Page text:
There is hope in the stories as well. In “Night Song,” the central character decides not to despair at the “rejection” of her lover, and instead walks out towards the darkness of night and the freedom it represents. Similarly, the narrator in “Absolution,” a modern-day adaptation of the character of Ahalya in the Ramayana who is seduced by Indra through his taking the form of her husband and then turned to stone as punishment for her “adultery,” declares in the final line defiantly, “I’ll be here, Adi. Not penitent or veiled. I will be here.”
And even in the agonising last few paragraphs of “Fire,” Savitri, the leader of the villagers fighting against their land being stolen by the mafia, stands tall despite losing her love, her husband and being brutalised and gang-raped: “She inhales long and deep, her mind already far away from what they have done to her body, focused on what needs to be done.”
Not all the stories work that well. For instance, “Dhaara” uses elements of mystery and history to build a story about a city and its queen, but I found it hard to focus on the central theme due to shifting perspectives. Similarly, “Bulldozer” falters in its description of migrant labourers and its ending doesn’t quite fit.
But overall, the strengths of this collection are the vivid imagery of the landscapes, both internal and external, and the mirroring of real events. Most of us glance through the news, sometimes flinching, and then move on to our own concerns. That’s why the work of writers, such Sucharita Dutta-Asane—who can pick up a story and then detail it with such a deft touch that we are forced to revisit, recall and then reexamine our role in what is happening—is exactly what is needed in these times. As Maya Angelou writes, “The idea is to write it so that people hear it, and it slides through the brain and goes straight to the heart.”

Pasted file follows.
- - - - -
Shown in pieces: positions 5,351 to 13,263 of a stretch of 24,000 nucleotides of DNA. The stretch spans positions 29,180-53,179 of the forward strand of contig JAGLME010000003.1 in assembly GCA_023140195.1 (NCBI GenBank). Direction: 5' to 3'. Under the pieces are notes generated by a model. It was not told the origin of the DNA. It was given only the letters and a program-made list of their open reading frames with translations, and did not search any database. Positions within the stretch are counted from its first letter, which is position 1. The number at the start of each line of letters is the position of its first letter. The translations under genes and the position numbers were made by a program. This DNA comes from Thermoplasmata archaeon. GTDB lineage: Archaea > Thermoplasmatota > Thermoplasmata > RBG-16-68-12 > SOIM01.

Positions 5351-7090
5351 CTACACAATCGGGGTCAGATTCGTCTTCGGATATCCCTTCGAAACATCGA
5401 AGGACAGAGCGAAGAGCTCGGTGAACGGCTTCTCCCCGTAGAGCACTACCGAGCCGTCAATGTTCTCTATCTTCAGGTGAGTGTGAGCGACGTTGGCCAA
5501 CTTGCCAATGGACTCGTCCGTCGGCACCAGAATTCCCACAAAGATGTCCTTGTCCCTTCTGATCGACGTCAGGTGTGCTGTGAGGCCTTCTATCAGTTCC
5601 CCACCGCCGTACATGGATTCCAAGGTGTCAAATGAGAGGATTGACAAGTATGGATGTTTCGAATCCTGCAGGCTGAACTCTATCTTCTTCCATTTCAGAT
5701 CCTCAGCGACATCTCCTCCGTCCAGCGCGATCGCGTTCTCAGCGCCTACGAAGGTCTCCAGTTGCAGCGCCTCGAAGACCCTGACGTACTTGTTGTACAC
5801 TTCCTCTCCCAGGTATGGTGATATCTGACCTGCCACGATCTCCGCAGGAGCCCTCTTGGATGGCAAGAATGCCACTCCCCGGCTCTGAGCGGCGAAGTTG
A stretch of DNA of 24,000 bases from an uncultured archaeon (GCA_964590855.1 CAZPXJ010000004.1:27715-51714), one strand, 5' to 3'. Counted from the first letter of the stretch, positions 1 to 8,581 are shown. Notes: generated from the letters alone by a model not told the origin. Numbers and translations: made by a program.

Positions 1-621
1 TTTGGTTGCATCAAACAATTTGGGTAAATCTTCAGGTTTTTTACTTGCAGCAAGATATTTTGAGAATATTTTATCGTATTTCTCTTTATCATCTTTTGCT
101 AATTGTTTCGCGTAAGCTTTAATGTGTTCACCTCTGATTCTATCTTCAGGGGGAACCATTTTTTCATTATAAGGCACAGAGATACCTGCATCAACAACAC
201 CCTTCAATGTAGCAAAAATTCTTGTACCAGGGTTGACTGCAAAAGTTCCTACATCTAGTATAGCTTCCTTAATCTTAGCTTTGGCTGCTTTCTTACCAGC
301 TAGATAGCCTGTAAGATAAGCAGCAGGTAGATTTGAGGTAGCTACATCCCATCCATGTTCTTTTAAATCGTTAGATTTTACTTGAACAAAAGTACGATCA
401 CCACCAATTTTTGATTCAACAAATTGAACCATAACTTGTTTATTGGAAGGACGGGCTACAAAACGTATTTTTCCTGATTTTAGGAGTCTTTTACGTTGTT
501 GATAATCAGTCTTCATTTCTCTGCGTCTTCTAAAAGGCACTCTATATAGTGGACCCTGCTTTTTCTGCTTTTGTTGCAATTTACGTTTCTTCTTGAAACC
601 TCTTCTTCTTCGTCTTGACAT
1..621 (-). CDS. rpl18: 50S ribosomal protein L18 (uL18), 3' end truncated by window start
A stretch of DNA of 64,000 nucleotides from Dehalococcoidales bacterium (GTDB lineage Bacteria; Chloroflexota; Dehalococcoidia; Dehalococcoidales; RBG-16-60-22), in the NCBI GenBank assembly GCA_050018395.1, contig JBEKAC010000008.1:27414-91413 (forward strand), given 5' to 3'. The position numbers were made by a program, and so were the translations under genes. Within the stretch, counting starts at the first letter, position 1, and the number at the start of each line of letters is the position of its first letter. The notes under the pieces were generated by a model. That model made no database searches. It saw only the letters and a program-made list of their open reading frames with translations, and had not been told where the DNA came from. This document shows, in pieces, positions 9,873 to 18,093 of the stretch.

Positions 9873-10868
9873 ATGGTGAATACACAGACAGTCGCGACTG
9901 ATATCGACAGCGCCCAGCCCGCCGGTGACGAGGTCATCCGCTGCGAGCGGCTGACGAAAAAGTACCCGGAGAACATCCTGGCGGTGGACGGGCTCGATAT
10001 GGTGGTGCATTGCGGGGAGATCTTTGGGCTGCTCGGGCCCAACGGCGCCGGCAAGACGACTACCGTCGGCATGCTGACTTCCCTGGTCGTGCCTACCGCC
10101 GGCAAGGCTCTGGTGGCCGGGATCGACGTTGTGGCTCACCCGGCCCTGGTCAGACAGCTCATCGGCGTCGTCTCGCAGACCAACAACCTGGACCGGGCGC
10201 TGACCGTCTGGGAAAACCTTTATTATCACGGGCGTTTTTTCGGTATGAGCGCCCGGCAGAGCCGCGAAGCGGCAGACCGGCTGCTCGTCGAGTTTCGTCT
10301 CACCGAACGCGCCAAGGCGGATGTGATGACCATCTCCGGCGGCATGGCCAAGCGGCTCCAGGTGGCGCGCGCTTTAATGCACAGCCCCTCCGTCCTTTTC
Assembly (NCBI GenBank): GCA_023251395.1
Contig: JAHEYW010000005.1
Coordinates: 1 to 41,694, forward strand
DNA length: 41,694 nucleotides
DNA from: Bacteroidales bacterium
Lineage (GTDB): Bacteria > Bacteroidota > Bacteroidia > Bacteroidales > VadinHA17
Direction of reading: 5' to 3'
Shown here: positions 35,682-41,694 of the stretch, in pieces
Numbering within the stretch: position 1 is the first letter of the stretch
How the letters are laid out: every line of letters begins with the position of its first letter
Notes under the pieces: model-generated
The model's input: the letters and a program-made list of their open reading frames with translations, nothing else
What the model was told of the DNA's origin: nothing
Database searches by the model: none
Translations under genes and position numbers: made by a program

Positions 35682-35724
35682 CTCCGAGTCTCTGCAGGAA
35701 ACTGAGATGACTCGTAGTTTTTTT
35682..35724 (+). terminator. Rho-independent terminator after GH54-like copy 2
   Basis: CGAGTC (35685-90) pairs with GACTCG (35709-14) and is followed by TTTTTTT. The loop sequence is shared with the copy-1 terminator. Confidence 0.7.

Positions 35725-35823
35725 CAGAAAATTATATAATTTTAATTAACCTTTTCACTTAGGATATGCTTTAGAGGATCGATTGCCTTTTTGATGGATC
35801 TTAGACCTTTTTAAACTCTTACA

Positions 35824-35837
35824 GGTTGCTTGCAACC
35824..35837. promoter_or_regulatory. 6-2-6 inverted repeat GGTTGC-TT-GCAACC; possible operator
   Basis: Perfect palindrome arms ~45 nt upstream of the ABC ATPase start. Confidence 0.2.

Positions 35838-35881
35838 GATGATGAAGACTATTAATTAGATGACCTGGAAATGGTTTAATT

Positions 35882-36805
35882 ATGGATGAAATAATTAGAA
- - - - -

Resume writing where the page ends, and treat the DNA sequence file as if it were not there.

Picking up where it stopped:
As I am finishing this review, India is facing, once again, the horrors of rising incidents against women. The recent gang-rape of a young woman while she was on her way home, eerily mirrors the undertone of one of the stories in this collection, “Night Duty.” And another woman was set on fire by the alleged rapists, who had been released on bail. Now, more than ever, we need stories that depict the realities of our society and raise our voices so that change, finally, happens. This book is timely and a valuable contributor to such efforts.
Jonaki Ray was educated in India (IIT Kanpur) and the USA (UIUC), and is now a poet, editor, and writer based in New Delhi, India. She is a 2019 Iceland Writers Retreat Alumni Award winner. She was nominated by Zoetic Press for the 2018 Pushcart Prize for short fiction and by Oxford Brookes Poetry Center for the 2018 Forward Prize for Best Single Poem. She is also the winner of their 2017 International Poetry Contest, ESL category. Her work has appeared or is forthcoming in The Rumpus, Best Indian Poetry 2018, Asian American Writers’ Workshop, Southword Journal, among other places. Her poetry collection, Memory Talkies, is forthcoming this year. Visit her website for more information.